• As society has changed, so has the conception of the “family unit”. Where stepchildren have has no standing to make a claim previously, The Law Commission recommends that stepchildren are given the right to make a claim. This extension includes whāngai (adoption) relationships.

• A surviving partner should continue to have the right to the same property from the estate that they would get if the couple had separated rather than the deceased partner dying. The surviving partner should be able to choose to divide the couple’s relationship property or to take only what is provided to them under the deceased’s will or in an intestacy. The Commission has recommended a wider view be taken of blended families. Especially in the case of re-married parents who own property as joint tenants and on the death of one parent, the property automatically passes to the survivor hence leaving the children of the deceased parent without access to their parents’ asset.

• Changes to rules apply to the distribution of intestate estates (where a person has died without a will in place) have been recommended to better reflect the way most intestate people in contemporary Aotearoa New Zealand would want their estate distributed when they die. Where there is a partner but no descendants, it was suggested that the partner should get the whole estate, with the parents no longer entitled to a share. If there is no partner, it was suggested that the descendants should continue to share the estate. Where there is a surviving partner and descendants, the report identified three options for how the estate should be shared, and asked whether this should be affected by whether the surviving partner was also the parent of the deceased’s children.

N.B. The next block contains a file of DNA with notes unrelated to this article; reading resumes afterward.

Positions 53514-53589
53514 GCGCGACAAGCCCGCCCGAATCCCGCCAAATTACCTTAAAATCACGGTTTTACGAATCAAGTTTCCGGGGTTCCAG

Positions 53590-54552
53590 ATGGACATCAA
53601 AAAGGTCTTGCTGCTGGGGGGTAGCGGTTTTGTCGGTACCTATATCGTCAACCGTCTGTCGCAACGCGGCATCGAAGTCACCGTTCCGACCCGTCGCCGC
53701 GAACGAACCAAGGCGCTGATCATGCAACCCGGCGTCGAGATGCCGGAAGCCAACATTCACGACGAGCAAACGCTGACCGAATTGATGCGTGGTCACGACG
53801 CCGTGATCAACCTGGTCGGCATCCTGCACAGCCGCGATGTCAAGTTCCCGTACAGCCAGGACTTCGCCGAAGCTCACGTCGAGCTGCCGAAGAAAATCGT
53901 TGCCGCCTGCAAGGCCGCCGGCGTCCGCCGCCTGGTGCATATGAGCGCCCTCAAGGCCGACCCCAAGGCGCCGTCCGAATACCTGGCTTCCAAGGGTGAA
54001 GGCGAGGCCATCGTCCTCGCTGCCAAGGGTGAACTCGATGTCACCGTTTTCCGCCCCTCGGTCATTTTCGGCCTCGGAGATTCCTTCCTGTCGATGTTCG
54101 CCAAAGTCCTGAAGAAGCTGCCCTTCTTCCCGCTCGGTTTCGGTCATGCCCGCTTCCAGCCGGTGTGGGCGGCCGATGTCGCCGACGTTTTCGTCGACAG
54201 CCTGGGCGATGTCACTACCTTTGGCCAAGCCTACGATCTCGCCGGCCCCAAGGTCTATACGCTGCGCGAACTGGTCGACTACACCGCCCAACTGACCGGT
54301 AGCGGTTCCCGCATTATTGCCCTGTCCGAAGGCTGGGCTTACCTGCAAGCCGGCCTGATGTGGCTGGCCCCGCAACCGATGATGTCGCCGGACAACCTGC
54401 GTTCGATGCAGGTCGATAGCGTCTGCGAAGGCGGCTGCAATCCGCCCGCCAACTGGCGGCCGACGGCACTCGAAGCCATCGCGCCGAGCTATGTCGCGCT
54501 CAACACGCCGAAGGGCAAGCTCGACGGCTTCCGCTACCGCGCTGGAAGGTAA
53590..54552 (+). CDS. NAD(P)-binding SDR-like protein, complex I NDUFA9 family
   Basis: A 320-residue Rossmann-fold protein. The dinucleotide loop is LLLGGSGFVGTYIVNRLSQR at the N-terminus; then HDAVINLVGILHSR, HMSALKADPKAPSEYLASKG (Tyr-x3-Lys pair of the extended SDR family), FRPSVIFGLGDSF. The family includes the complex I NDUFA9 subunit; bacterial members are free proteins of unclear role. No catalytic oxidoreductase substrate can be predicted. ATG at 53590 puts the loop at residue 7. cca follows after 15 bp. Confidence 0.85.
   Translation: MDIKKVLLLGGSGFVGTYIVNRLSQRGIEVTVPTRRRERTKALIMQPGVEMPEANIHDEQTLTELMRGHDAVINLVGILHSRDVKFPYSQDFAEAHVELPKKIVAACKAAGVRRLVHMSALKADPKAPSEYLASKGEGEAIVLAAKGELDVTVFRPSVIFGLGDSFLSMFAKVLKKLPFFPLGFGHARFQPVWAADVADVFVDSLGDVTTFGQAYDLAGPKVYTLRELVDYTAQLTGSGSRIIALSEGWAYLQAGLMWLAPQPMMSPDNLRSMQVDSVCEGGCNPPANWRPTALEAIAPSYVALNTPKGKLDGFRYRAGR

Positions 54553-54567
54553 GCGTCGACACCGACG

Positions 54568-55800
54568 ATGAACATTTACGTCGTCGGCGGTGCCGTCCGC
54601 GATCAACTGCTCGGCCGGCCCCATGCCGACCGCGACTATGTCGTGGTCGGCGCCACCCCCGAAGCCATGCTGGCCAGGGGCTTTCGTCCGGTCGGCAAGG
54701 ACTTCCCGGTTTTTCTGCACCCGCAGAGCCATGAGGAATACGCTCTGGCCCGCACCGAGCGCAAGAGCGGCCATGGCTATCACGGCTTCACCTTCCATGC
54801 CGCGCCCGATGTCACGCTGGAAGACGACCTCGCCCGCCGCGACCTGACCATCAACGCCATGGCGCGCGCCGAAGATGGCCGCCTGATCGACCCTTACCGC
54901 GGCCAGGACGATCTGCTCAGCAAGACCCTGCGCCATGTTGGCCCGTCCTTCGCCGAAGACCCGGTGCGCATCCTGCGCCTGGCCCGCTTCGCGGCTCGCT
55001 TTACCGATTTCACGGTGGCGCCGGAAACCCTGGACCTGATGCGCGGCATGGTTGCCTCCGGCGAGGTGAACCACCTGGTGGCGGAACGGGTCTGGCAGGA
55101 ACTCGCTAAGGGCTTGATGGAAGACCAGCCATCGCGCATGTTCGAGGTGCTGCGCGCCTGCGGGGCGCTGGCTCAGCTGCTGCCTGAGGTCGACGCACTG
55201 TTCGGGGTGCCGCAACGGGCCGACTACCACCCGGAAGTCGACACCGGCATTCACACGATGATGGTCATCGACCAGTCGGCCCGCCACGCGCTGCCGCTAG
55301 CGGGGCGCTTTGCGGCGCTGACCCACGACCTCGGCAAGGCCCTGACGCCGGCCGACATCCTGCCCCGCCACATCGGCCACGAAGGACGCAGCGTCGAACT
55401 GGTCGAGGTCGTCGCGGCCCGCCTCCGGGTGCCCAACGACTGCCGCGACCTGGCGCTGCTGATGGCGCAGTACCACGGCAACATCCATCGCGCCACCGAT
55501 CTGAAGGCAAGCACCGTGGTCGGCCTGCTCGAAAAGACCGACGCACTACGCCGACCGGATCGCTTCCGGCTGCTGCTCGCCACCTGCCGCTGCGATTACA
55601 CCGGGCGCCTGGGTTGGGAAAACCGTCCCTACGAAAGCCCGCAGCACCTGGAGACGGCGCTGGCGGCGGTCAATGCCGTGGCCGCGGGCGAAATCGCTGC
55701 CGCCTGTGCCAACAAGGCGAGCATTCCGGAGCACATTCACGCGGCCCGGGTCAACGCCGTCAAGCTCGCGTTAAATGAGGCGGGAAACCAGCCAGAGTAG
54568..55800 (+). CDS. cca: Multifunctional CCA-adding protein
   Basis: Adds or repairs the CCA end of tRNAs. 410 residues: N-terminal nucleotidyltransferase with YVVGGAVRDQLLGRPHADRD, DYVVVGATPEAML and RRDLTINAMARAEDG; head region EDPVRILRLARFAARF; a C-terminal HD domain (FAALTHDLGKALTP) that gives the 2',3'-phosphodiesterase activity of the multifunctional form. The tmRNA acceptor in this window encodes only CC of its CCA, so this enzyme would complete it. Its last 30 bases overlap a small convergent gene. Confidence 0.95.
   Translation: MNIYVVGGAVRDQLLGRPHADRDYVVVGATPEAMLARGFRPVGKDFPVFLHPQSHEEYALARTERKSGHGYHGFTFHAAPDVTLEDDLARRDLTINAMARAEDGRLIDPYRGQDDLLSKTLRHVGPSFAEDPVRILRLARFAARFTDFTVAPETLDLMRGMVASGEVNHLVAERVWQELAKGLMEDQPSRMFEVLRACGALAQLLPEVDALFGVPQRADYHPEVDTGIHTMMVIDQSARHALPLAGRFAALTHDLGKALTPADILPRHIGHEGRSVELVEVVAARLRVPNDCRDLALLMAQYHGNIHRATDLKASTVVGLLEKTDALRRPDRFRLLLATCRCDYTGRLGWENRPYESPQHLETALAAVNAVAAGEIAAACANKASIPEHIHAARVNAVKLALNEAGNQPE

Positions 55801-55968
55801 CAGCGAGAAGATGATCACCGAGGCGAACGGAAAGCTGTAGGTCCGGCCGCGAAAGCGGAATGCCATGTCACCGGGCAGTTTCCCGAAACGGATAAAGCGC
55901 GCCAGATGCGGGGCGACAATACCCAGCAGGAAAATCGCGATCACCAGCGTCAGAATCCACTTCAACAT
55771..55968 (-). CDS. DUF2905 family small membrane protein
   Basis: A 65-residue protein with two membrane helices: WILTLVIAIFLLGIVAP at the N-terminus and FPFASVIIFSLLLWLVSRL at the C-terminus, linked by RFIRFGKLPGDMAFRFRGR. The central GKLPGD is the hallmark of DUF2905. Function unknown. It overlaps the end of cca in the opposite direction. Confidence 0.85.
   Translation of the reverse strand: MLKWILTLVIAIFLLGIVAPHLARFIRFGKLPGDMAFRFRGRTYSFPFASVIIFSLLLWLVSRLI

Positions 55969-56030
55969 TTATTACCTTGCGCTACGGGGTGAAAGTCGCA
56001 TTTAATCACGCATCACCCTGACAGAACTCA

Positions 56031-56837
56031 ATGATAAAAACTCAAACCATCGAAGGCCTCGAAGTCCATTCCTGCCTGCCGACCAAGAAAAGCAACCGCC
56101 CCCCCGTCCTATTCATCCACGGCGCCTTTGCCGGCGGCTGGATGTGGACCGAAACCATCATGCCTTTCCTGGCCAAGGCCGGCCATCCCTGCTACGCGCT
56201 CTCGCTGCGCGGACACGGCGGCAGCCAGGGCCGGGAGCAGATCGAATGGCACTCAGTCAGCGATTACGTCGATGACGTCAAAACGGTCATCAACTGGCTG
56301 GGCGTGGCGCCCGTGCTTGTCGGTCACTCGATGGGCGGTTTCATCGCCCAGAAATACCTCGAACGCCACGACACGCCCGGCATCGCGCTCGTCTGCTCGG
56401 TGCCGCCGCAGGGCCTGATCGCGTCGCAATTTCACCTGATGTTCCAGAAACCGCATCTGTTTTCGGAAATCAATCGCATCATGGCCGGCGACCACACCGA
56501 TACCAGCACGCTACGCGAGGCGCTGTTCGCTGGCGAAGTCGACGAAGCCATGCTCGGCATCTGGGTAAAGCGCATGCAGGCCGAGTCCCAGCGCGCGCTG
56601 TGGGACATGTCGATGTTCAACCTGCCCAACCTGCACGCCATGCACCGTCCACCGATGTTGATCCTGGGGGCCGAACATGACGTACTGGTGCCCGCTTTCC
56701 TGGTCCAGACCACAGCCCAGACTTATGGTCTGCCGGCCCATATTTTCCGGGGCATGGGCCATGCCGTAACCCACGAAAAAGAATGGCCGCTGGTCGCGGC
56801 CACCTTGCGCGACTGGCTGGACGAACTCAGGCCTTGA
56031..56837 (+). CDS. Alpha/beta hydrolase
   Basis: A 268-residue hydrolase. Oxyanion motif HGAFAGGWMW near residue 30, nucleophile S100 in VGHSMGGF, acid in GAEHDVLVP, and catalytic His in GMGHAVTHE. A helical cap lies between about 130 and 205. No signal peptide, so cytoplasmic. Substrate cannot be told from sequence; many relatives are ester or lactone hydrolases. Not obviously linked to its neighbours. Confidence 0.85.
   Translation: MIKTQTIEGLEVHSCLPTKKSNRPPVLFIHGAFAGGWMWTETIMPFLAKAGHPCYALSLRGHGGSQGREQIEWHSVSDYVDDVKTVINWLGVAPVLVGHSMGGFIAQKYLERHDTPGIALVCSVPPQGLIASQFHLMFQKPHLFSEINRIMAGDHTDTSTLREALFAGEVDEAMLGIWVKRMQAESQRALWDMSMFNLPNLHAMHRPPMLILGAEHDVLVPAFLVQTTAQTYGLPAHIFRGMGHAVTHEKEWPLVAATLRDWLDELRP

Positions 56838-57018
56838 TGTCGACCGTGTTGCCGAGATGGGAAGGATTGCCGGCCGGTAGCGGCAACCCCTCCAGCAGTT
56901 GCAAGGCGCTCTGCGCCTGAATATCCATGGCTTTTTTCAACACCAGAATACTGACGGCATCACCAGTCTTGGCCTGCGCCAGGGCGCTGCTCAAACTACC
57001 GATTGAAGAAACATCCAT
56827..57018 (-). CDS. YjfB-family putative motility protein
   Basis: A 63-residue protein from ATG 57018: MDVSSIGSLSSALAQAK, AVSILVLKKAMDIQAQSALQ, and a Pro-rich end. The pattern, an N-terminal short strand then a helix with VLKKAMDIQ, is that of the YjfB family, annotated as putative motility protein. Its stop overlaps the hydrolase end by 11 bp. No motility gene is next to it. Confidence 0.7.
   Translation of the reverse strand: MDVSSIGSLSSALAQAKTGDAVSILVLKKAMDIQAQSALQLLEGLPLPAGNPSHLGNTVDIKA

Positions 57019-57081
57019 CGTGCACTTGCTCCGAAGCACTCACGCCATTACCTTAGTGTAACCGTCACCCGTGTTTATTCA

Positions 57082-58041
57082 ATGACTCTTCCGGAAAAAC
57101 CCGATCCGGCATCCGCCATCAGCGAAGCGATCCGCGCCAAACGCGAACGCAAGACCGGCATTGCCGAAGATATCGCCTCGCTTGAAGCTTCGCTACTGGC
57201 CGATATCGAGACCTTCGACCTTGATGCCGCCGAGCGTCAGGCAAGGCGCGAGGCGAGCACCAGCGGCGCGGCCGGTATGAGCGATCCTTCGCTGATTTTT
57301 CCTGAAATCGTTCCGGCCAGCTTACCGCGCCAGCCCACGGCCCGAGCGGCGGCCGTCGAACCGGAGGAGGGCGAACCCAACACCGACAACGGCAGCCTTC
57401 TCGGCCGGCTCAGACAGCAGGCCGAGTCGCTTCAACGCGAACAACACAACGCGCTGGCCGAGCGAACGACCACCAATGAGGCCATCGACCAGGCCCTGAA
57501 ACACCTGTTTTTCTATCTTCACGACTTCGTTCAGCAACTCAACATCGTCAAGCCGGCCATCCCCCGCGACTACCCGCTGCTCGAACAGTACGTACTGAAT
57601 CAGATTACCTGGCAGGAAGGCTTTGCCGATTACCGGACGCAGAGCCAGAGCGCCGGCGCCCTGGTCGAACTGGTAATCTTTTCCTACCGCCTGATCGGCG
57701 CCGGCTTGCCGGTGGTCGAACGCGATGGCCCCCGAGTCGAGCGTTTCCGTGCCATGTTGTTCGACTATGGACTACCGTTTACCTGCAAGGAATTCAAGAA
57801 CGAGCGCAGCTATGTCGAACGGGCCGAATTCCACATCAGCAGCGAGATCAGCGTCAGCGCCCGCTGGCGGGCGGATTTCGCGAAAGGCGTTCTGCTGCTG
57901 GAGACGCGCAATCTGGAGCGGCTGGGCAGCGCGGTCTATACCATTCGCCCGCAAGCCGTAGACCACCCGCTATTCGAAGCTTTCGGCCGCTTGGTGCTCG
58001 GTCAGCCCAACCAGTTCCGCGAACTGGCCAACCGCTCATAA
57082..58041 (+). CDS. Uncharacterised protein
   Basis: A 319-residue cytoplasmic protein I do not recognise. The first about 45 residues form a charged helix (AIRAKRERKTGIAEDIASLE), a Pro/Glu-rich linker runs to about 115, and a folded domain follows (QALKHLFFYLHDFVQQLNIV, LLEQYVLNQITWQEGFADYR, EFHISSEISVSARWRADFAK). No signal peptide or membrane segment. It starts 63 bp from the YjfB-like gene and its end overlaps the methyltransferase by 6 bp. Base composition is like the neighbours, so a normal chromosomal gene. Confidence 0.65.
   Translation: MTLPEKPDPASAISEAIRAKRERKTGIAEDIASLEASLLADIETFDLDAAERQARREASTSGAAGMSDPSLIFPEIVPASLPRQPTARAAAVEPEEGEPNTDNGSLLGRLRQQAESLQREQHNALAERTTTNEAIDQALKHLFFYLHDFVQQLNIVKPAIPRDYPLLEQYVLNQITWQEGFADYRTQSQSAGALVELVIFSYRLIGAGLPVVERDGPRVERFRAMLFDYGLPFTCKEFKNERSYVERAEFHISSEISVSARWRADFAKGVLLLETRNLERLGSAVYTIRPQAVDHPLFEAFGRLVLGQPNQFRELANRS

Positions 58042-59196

• A recommendation that any person who has contributed significant benefits to the deceased or their estate but received no compensation should be able to make a claim against the estate under the proposed new Act.

• Succession of taonga could be governed by tikanga Māori and not general succession law.

• The report considered how tikanga Māori might recognise and respond to various aspects of succession including the expression of testamentary wishes, obligations to a surviving partner and other whānau members (particularly tamariki), and obligations to someone who has contributed to a deceased or their estate. The report also considered how tikanga Māori and other shared values might be reflected in new law applicable to all New Zealanders.

• The intended law will also give the Courts greater power to investigate assets that fall outside the estate. For example, if there is clear evidence that someone intended to use a trust to hide their assets then the Court could allow a claim against the Trust.

When are the law changes due to be finalised?

The report, He arotake I te āheinga ki ngā rawa a te tangata ka mate ana | Review of succession law: rights to a person’s property on death, was presented to Parliament on 15th December 2021. Because of the complexity and nature of the review, is expected to take a number of years before changes are finalised.

Are you in the process of writing your will?

Blackwood Montagna can help. With consultations available over zoom, after hours, or in person, our friendly team are here to ensure that your will is as clear as it needs to be and carries the meaning that you intend. We ensure you have considered all of your options and leave no gaps or loopholes for your peace of mind. Please don’t hesitate to contact one of our team today for some guidance or advice.